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Design Thinking

Design Thinking

Research Methodology

The Research Methodology used in in our Entrepreneurial Research is called the "Validated Business Design Method" which consists of two elements, i.e. a "Design Methodology" (look them through) and Research Methodologies. The Design Methodology that we will be using is called "Design Thinking" (read the article). In each phase of the design process, we will apply the appropriate research methods for that phase. The design method is characterized by a very confusing start leading to more and more focus in the end. 

Example of the design and research process:
Design process
phase 1

Design process
phase 2

Design process
phase 3

Define  (etc.)
Input = assumptions

Strategy, timeline and
for this phase

adjust strategy

Output ph.1 = input ph.2
Input ph.2 = output ph.1

Strategy, timeline and
for this phase

adjust strategy

Output ph.2 = input ph.3
Input ph.3 = output ph.2

Strategy, timeline and
for this phase

adjust strategy

Output ph.3 = input ph.4 etc.

The research results in one phase are going to influence the research strategy for the next phases and sometimes even for the previous phases. New insights will constantly change your view on the business design. It is not possible to reliably predict your research strategy for each design phase in advance. 

For Graduates: You are free to choose your own design methodology and research methodologies, as long as you are able to substantiate your choices.

The principles of the design thinking:

The relevance of Design Thinking as research method for Business Design is based on two very important aspects of the method. First of all, Design Thinking introduces "Empathy" into the equation. Empathy is the ability of the entrepreneur to see things through the eyes of the customer. Secondly, Design Thinking introduces "Creativity" into the equation. It is not enough that you can analyse the problem, you should also be able to come up with a solution to that problem and actually test the acceptance by your customers of that solution.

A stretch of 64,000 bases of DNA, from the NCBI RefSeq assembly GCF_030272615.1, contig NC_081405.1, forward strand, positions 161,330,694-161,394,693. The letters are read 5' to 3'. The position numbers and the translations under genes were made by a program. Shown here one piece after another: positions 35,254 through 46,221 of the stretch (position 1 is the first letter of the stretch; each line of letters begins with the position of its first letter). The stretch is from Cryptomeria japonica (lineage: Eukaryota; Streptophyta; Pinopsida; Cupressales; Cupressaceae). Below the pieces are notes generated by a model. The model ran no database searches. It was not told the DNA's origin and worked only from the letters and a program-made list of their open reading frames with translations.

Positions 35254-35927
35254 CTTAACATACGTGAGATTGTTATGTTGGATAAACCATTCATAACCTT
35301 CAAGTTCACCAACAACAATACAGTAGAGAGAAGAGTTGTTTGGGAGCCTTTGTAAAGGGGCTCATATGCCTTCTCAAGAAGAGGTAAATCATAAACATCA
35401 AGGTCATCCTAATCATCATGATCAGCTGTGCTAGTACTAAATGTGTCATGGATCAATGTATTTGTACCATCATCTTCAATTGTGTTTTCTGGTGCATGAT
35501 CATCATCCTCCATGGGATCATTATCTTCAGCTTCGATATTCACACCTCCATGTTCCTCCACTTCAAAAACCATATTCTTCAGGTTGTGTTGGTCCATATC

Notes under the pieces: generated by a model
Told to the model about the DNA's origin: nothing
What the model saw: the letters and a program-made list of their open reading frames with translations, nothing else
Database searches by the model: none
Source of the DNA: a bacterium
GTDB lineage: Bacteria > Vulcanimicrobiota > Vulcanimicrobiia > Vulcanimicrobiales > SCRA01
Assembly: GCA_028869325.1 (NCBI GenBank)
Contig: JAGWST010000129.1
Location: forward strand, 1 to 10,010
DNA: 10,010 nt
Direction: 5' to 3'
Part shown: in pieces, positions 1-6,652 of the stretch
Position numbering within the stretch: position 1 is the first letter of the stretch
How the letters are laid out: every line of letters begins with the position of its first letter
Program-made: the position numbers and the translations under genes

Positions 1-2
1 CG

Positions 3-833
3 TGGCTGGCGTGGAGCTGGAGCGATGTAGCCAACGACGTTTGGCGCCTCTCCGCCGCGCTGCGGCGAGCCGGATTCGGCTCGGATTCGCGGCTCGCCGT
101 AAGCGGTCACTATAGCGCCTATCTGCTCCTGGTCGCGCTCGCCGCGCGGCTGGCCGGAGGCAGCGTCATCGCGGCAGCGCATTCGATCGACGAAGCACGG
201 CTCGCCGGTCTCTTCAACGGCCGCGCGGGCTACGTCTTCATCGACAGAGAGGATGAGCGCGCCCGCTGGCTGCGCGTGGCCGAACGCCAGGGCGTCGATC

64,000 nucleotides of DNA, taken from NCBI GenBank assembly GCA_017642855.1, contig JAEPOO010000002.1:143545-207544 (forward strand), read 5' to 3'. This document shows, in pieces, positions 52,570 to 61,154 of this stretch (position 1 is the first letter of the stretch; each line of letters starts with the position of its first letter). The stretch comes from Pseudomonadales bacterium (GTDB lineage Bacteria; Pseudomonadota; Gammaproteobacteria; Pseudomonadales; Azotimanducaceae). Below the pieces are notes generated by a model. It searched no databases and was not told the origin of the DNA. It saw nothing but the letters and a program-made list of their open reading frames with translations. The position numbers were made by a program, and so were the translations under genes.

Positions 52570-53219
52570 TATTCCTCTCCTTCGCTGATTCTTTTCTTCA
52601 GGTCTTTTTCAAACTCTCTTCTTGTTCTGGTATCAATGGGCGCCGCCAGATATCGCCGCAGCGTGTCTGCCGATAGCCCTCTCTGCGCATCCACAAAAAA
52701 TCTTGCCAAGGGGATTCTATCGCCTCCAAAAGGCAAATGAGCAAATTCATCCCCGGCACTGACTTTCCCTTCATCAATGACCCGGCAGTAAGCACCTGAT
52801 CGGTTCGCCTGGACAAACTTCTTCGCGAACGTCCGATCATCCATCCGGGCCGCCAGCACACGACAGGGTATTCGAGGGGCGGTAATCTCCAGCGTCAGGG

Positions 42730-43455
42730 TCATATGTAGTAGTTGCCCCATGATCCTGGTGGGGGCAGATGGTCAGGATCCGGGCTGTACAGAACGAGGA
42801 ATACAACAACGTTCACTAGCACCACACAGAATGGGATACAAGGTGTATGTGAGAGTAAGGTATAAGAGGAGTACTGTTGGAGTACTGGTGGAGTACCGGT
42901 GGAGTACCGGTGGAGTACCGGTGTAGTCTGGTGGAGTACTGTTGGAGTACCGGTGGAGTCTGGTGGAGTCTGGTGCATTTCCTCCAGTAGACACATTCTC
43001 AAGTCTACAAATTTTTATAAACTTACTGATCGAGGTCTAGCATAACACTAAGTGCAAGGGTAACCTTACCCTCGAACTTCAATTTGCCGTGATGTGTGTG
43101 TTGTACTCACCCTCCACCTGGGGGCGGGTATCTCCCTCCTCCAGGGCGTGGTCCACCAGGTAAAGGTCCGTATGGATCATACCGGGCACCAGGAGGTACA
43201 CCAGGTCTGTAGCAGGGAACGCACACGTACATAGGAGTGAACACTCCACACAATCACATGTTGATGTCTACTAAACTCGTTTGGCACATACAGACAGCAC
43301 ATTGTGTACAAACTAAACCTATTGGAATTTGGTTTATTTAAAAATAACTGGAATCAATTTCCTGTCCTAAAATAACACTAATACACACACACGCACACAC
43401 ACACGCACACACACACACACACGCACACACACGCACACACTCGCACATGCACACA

The Design Thinking method incorporates four basic principles into regular scientific research:

The First principle incorporated in regular science is the "Design Thinking Cycle", which is new to the method. The cycle starts with you, envisioning the lives, dreams and anxieties of your customers. Then you define the problem you want to solve. After that you try to figure out as many solutions to that problem as you can imagine. Then you choose the most likely solution to be successful, you make a prototype of that solution and test its acceptance with your customers. Only after you have found a successful solution, you will invest in executing your business.

The second principle is that of the well known "Short Cycled PDCA". For every action you take, use assumptions to you state the desired output of that action, the path you want to follow (process) and the required input of that action in time, money and other resources. Than you take that action, after which you reflect of the actual input, output and process. Were our assumptions right? Are the results as expected? Can the results be improved? Was the process effective? In short: Learn, adjust, plan again, do again and check again. These cycles can vary from a day to a week each. Do not plan to far ahead, because the assumptions and insights on which your planning is based will probably change several times.